By Henri AstierBBC News, Clichy-sous-Bois
Walking through Les Bosquets market in Clichy-sous-Bois, it is easy to forget that you are in a suburb of Paris – or indeed in France itself.
With its array of exotic foods and Arab music, the market looks and sounds like a vibrant North African souk.
Next month’s French presidential vote might also be a world away. “We haven’t seen anyone campaigning here,” says Rabbah, who sells CDs.
People are aware of an election but they follow it from afar, “as if it was another country”, says local social worker Laurence Ribeaucourt.
The sense of marginalisation is deeply rooted. Clichy is one of France’s most notorious “banlieues” (suburbs), as the largely immigrant ghettos that ring the country’s cities are euphemistically called.
In October 2005 the deaths of two Clichy teenagers sparked three weeks of looting and car-burning in housing estates across France. More than six years on, residents feel as neglected as ever.
“I can’t hear anyone talking about our problems,” says Birama Fofana, a 38-year-old West African sipping a drink in Clichy’s dilapidated but popular shopping centre.
During the 2007 presidential election – when memories of the riots were still fresh – “everyone was talking about the banlieues”, Mr Fofana remembers. “Now no-one does. We have been forgotten.”
Wrong side of the track
The problems are so massive that a small spark can be enough to set things off.”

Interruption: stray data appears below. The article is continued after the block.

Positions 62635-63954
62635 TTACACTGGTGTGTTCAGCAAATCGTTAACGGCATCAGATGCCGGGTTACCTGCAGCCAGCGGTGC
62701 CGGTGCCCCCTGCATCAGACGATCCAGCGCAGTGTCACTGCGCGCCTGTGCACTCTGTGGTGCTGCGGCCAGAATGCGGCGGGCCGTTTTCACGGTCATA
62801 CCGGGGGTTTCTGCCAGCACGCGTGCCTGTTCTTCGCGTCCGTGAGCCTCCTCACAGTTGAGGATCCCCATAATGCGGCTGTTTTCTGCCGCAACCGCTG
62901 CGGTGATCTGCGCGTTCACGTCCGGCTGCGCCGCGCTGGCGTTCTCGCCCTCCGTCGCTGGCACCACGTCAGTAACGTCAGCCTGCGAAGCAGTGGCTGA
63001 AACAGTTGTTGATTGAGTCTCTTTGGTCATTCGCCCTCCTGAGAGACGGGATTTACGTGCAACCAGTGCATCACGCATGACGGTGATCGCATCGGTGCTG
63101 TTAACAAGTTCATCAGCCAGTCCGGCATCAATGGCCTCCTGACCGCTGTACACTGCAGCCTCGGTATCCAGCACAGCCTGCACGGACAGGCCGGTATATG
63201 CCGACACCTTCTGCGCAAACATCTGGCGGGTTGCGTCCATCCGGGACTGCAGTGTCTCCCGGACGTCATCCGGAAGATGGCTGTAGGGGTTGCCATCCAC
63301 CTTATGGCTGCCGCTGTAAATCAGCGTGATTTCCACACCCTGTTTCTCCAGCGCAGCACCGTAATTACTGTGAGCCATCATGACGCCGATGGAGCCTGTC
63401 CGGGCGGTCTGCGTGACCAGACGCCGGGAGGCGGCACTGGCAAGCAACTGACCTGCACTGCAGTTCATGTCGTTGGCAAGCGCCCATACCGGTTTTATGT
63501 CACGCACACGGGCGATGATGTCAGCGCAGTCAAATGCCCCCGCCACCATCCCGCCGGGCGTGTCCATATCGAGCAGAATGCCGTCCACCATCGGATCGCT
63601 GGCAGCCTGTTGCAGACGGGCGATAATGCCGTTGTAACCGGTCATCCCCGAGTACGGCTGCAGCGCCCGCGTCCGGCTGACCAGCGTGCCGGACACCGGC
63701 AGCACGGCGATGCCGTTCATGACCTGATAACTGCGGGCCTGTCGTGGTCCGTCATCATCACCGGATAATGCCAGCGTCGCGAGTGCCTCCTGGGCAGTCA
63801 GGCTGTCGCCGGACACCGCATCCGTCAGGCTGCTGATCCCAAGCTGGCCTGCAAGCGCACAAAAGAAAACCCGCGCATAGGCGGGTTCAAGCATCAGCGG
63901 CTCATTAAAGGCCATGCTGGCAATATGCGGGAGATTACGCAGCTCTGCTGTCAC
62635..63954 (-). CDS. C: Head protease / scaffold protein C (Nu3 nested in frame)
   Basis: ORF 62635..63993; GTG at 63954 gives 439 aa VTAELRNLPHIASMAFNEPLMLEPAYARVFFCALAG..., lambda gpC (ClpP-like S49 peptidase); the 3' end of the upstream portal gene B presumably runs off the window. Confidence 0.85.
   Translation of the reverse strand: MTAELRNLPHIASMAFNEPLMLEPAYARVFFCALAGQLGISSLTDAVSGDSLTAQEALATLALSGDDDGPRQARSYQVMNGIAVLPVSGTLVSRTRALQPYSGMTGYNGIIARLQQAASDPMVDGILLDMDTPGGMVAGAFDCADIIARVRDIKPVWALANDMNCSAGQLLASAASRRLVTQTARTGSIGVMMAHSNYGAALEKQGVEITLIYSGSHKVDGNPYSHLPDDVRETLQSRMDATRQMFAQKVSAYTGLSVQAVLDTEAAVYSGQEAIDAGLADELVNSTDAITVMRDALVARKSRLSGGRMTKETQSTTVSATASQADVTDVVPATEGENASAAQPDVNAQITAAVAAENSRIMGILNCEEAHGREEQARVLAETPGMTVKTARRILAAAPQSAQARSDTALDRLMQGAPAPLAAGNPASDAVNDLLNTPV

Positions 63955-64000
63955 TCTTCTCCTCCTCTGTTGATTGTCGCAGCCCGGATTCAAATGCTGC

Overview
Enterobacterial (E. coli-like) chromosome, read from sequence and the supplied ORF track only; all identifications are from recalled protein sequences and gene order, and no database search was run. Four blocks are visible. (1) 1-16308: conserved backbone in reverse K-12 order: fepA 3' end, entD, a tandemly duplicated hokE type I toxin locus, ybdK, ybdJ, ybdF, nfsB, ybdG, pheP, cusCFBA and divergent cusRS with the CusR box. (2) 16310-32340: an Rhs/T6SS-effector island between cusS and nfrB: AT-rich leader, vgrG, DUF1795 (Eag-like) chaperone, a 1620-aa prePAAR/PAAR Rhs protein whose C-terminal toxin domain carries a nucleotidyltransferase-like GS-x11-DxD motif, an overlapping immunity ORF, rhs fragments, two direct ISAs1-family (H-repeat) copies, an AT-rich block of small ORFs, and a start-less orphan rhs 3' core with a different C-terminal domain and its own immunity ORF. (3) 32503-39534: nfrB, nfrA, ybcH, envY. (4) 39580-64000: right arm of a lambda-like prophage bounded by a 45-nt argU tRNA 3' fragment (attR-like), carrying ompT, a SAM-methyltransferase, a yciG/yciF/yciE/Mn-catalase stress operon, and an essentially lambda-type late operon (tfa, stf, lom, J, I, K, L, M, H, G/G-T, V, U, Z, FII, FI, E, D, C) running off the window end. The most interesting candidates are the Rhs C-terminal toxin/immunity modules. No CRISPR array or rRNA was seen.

Laurence RibeaucourtSocial worker
Some believe the riots have made the situation worse.
According to Diabe Sy, another immigrant, the town has become such a byword for mindless violence that locals have little hope of finding a job. “If you come from Clichy, employers believe you are a criminal,” he says.
Discrimination has been recognised as a major challenge for banlieues – where youth unemployment typically tops 40%.
In 2008, President Nicolas Sarkozy expressed anger that success in the country was dependent not on merit but “largely on your social origin, the neighbourhood where you live, your name or the colour of your skin”.
During Mr Sarkozy’s five-year term, however, little has improved. Job discrimination, Ms Ribeaucourt says, remains “enormous”.
She cites the case of a student for whom she had found work experience in a bakery. When he turned up and the owner saw he was black, he was shown the door.
Besides discrimination, banlieue residents are held back by a range of social issues – poverty, drugs, family breakdown – that show no sign of easing.
2005 French riots
- Sparked by death of two Clichy youths in October 2005
- Unrest spreads to banlieues suburbs across France
- 21 nights of rioting
- 9193 cars burnt
- 2,921 arrests
Lack of transport links means it can takes up to two hours to reach Paris – which is only 16km (10 miles) away. Many feel trapped as a result.
“It’s a bit like before [the riots in] 2005,” Ms Ribeaucourt says. “The problems are so massive that a small spark can be enough to set things off.”
Plus ca change
To be fair, the area has not been completely neglected by the state under the Sarkozy presidency.
A 380bn euro (£320bn; $500bn) urban renewal plan is under way in the housing projects straddling Clichy and neighbouring Montfermeil. Colourful low-rise buildings have sprung up to replace the grim towers built in the 1960s.